About Me

Connor's Guide to Concrete Welcome to my new blog! My name is Connor and this my concrete blog. Concrete may seem like a pretty boring subject. But it is only boring if you do not understand the incredible possibilities. When the interior designer I was working with suggested that I install some concrete inside my home I thought he was crazy. I thought concrete was only used for the floor of your garage, your carport or for a patio area. However, when I saw the possibilities that polished concrete offered me in terms of looks and functionality, I was sold! I hope you like my blog.



Two things that can damage a concrete kerb

Concrete is a very durable material, which is why is it often used to construct kerbs. However, it is not completely indestructible and can deteriorate in certain circumstances. Read on to find out more about two things that often cause damage to concrete kerbing and what can be done to prevent this type of damage from occurring.

Extreme temperature fluctuations

Concrete is quite a porous material. As such, when rain falls onto concrete kerbing, some of the water will seep into the minuscule holes in the concrete. Most of the time, this is not a problem, as the water inside these holes will simply evaporate over the course of a day or two.

However, if the temperatures drop below freezing whilst the rainwater is still inside the concrete, it will turn to ice and in doing so, will expand. The pressure that this expansion puts on the concrete can lead to the kerb developing visible cracks. If these cracks are not repaired promptly by a concrete specialist, they will grow in size each time rainwater seeps into them and turns to ice.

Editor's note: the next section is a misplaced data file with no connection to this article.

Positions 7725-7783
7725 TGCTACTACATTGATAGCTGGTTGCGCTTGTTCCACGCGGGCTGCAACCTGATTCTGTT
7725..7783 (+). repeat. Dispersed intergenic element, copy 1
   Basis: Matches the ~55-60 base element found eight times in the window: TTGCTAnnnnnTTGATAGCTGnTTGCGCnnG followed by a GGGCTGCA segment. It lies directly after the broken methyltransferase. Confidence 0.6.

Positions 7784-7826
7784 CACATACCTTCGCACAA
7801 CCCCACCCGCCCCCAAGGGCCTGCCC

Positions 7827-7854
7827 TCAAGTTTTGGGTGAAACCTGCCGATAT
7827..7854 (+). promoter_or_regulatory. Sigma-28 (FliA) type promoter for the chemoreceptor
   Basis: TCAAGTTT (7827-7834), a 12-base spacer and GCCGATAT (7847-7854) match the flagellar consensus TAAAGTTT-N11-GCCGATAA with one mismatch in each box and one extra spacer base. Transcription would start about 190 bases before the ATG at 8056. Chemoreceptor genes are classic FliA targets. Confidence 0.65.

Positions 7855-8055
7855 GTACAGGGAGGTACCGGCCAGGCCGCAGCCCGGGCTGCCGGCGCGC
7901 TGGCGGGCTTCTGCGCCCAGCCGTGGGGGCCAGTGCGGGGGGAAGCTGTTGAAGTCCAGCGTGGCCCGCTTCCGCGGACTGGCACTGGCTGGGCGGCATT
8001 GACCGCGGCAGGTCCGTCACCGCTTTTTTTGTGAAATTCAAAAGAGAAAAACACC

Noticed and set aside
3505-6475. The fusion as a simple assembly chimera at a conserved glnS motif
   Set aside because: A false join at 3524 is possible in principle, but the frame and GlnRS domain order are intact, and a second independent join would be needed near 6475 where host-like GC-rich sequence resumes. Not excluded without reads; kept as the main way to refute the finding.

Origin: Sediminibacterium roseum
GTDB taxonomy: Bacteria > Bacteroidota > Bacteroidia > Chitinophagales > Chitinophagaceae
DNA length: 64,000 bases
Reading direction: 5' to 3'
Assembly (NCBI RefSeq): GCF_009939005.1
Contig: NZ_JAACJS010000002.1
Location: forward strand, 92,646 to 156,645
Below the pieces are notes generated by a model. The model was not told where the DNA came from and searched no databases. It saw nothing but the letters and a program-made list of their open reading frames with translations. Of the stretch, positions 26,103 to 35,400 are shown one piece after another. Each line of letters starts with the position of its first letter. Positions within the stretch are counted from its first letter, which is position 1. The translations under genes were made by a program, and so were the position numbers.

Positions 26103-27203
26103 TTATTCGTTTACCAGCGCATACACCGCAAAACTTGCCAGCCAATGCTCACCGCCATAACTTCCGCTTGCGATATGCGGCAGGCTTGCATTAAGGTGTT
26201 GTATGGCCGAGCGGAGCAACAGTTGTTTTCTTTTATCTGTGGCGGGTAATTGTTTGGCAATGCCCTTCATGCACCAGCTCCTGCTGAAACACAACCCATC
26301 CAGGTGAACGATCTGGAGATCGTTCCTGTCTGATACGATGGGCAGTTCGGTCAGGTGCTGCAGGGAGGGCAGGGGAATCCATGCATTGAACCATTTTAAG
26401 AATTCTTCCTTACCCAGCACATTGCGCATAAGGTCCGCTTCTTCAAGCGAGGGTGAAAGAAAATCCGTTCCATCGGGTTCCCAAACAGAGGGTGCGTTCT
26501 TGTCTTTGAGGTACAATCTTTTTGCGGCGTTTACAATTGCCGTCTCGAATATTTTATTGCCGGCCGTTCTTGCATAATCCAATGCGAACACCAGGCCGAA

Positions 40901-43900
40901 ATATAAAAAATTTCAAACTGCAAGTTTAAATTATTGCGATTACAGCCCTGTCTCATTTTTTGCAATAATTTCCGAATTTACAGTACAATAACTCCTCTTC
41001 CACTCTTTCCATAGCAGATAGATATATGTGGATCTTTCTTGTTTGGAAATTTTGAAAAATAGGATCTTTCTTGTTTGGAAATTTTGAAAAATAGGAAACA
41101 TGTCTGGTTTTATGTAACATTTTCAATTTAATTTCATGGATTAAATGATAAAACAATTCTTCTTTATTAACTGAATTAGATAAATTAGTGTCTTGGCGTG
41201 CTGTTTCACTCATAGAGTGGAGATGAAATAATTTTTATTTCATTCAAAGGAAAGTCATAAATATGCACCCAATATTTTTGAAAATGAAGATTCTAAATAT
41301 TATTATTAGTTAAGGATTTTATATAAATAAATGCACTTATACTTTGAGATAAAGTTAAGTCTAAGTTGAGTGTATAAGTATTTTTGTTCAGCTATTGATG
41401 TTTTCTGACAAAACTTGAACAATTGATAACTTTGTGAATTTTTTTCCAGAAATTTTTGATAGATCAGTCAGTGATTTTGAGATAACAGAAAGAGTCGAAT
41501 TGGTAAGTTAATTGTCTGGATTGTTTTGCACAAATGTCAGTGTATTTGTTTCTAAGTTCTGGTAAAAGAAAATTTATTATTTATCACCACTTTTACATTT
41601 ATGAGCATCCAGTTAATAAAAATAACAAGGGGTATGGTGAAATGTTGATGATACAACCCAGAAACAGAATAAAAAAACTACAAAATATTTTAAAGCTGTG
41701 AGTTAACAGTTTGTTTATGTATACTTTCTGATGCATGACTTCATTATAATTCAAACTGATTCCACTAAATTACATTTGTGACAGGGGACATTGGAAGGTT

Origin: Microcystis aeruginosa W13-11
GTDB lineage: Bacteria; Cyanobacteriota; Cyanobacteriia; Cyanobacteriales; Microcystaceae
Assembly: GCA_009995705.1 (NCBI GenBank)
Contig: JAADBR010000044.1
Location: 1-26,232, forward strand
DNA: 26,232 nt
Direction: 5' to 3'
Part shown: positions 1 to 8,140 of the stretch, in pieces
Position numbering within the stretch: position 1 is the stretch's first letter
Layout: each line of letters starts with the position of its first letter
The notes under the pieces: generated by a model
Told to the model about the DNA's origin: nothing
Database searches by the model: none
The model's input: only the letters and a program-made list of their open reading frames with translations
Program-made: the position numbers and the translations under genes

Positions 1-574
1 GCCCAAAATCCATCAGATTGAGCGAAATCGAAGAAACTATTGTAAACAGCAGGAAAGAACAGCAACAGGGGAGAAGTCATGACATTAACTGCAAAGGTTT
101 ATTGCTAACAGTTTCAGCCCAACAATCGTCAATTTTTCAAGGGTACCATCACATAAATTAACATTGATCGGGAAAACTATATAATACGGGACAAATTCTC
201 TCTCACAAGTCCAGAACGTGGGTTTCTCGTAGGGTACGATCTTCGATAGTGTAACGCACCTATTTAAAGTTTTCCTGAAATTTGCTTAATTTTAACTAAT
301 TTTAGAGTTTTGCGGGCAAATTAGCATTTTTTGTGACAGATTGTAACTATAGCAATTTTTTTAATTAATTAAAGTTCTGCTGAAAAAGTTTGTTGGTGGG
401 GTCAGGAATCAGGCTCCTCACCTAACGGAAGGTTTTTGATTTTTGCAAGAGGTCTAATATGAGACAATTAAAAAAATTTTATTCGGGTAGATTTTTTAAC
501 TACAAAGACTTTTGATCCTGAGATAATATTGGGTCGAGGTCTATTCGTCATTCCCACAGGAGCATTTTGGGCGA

The simplest way to prevent these cracks is to ensure that, during the final stages of the kerb construction process, a waterproof sealant is applied to the surface of the kerb, so that any rainwater which strikes the concrete will not be able to penetrate it.

Tree roots

Concrete kerbs that are built on tree-lined streets frequently develop large cracks and bulges. In many cases, this type of damage is caused by nearby tree roots.

The roots of a tree grow outwards when looking for water in the soil. As they do this, they disturb the ground through which they move. If there is a concrete kerb directly above them, the movement they cause as they grow through the soil can lift sections of the kerbing, creating the aforementioned bulging and cracking.

The most effective way to prevent this from happening is to cut down nearby trees before building the kerb. However, this is not always possible, as the trees may be located on a private property. In this situation, the best solution is to place root barriers underneath the ground before building the kerb; these barriers with prevent any roots that grow in the direction of the kerb from reaching and damaging it.

Adding root barriers can significantly increase the length and cost of the kerb construction process; however, the additional time and expense could help to extend the lifespan of the kerb by several years.